8. What are your hopes/expectations for the company/app? 

Marlenn: I hope many sustainable and popular shops can join in our student offers and many students will start buying from these shops instead of shops that don’t do sustainable actions.                 

Miki: The app being open/friendly for every type of person and every generation in the future.

Philip: We have some goals for late 2025. And we have it on our website. We hope we can shift a large amount of consumer spending. We are aiming to shift 10 billion yen to sustainable businesses and alternatives by 2025. We also aim to double the student interest in sustainability and double the student action and sustainability.

9. What are your hopes for sustainability in the future? 

 Marlenn:  I hope sustainable products all over the world can be more affordable so everyone can choose being sustainable by not sacrificing their wallet.  

Philip: I hope, and I also predict, that all businesses will be social businesses in the future. What I mean by social business is that businesses will consider the positive and negative externalities in their profit and loss. So typical businesses just consider profit and loss without thinking about externalities, and make profit in a way that may negatively affect someone along the line. But social businesses have to consider what are the positive and negative externalities. So that’s my hope for the future.

Miki: A world where people don’t need to be forced to be sustainable.

10. How can individuals be more sustainable?  

Miki: Start trying one small thing that they are interested in.   

Marlenn: There are many ways one can be more sustainable. My favorite way is to consume less. For example: only buy new stuff when it’s broken; only buy stuff when it’s important and necessary. 

Philip: I think everyone can do what they can within their means to increase their positive impacts, and reduce the negative impacts in their daily lives. For example, if you do something that’s too stressful, or if you can’t afford to buy certain things that are sustainable, then don’t do it. You can do little things too and you don’t have to be perfect. Most importantly, individuals should take care of their health first, and mental health especially, which is a big part of sustainability. It can’t be a sustainable world, if people are stressed and have mental health issues.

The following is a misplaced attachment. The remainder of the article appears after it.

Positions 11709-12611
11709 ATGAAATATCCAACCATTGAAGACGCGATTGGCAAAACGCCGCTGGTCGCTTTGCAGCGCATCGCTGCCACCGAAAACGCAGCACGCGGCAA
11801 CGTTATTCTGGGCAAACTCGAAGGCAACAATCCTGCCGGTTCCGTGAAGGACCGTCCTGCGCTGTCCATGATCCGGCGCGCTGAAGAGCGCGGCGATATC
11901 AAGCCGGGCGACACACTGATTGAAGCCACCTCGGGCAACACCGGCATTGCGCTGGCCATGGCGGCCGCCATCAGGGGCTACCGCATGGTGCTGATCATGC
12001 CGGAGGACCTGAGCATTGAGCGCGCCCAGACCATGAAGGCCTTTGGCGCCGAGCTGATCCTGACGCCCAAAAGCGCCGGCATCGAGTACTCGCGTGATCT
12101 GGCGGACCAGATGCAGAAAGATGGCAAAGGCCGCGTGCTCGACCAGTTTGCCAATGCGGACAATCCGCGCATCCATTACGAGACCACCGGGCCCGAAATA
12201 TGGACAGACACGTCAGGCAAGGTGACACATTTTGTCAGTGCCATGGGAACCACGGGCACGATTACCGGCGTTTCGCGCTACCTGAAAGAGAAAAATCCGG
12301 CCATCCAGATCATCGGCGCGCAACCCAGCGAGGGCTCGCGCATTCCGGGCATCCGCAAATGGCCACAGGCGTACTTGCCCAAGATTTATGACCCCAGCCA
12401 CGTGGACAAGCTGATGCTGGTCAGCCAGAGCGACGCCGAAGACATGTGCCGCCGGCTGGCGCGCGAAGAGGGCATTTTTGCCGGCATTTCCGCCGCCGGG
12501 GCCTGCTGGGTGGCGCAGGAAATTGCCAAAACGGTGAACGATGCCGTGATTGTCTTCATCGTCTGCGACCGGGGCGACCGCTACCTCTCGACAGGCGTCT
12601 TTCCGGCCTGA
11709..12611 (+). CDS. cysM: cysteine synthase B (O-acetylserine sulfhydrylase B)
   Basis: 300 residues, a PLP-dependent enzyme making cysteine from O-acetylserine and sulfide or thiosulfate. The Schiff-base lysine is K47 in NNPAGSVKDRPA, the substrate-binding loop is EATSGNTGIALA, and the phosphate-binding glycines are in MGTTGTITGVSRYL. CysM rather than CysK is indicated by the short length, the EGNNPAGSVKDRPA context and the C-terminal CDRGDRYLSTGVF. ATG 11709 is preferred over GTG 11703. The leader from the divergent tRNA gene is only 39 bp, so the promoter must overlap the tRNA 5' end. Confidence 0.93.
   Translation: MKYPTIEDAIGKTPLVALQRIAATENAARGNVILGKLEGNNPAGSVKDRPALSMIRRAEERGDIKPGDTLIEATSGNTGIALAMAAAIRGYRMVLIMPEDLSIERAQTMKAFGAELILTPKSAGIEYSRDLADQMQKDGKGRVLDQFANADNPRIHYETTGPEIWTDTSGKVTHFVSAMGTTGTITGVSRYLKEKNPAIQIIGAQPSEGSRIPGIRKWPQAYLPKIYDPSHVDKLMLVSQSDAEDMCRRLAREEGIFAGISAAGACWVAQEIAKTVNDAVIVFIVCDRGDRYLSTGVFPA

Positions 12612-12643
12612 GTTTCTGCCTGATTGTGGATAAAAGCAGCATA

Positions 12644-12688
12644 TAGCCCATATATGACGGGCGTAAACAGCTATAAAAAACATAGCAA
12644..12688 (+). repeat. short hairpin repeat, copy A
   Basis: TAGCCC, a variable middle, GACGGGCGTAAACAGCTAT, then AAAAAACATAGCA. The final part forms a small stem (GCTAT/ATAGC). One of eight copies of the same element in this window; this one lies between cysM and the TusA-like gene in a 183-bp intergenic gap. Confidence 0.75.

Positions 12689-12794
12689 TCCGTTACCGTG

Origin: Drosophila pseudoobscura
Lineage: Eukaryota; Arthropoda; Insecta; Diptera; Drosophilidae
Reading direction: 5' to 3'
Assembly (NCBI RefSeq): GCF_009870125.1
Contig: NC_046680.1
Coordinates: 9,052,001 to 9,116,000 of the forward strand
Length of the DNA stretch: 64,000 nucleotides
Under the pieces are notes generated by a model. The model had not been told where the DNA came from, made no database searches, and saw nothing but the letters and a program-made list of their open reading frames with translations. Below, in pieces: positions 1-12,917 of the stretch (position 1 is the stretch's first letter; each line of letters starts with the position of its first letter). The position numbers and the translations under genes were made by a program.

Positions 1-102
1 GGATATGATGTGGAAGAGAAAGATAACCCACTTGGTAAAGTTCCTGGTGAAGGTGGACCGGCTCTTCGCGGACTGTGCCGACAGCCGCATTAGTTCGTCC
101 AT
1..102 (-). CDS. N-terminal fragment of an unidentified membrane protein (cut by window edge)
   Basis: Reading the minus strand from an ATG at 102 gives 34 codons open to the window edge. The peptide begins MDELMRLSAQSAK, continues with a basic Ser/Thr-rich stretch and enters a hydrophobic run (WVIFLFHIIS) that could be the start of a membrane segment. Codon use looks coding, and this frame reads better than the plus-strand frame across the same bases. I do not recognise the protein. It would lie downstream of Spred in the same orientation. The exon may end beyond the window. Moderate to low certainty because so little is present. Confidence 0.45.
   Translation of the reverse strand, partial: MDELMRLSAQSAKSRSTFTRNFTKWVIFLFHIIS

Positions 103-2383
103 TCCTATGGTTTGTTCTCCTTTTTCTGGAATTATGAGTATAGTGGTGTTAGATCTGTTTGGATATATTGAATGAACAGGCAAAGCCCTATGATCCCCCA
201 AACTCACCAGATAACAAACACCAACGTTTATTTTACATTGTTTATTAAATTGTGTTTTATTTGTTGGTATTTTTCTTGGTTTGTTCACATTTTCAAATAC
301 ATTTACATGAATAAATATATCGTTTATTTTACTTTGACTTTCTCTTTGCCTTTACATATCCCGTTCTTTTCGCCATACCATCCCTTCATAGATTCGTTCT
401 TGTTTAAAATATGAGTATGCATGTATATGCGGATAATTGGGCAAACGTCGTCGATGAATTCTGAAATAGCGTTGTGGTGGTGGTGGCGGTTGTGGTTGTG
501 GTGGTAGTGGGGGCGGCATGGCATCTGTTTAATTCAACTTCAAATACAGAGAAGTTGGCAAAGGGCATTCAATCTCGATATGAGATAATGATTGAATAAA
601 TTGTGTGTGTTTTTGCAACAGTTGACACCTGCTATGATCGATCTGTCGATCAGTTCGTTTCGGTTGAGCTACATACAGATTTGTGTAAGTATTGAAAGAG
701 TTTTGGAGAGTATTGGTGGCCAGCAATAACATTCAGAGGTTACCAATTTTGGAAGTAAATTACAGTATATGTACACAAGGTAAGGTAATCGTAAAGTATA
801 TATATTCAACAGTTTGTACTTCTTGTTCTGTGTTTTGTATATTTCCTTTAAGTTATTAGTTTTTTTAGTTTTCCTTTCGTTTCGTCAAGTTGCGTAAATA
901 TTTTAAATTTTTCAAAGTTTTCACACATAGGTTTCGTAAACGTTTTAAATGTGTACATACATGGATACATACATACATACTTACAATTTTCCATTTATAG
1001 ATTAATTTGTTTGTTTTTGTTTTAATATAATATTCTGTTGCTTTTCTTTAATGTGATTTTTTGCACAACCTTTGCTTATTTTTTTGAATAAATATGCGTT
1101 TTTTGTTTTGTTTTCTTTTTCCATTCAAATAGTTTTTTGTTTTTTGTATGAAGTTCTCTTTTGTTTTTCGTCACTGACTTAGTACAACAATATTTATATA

What is so unique to about this business is that most of the employees are volunteers, and high schoolers can volunteer too. So if you want to help make the world more sustainable then you could consider joining Mamoru. For those who are interested, we asked the volunteers at Mamoru for more information bout the experience and requirements to volunteer at Mamoru. 

  1. Did you need to speak Japanese? 

Marlenn:  No 

Miki: Maybe yes? 

  1. How did you find out about the opportunity? 

Marlenn:  From my professor. 

Miki: Through [The founders] Facebook post in [the] Zero Waste Japan Network group.

  1. What was the application process like? 

Marlenn:  Filled in a google form and interviewed. 

Miki: Sent a message to Philip, had a video call, and he invited me to Slack.

  1. What did you do in the internship?  

Marlenn: Helped in the business development team.  

Miki:  Managed social media. 

  1. How long was the internship/ how long did you intern? 

Marlenn: It’s been around 4 months now. 

Miki: 1 year and 4 months so far.

  1. How did this internship impact you?

Marlenn: I learn to be more aware of making more sustainable choices in my daily life.

  1. How did it improve your skills? 

Marlenn: I learn to improve my design and communication skills.

Miki:  By sharing information/ideas about sustainability.

  1. What was it like working there?  

Marlenn:  It’s fun and also impactful!   

Miki: It has been an interesting opportunity to work with really diverse teammates.   

Here is the link to the volunteer page where you can find out more about the internship and apply: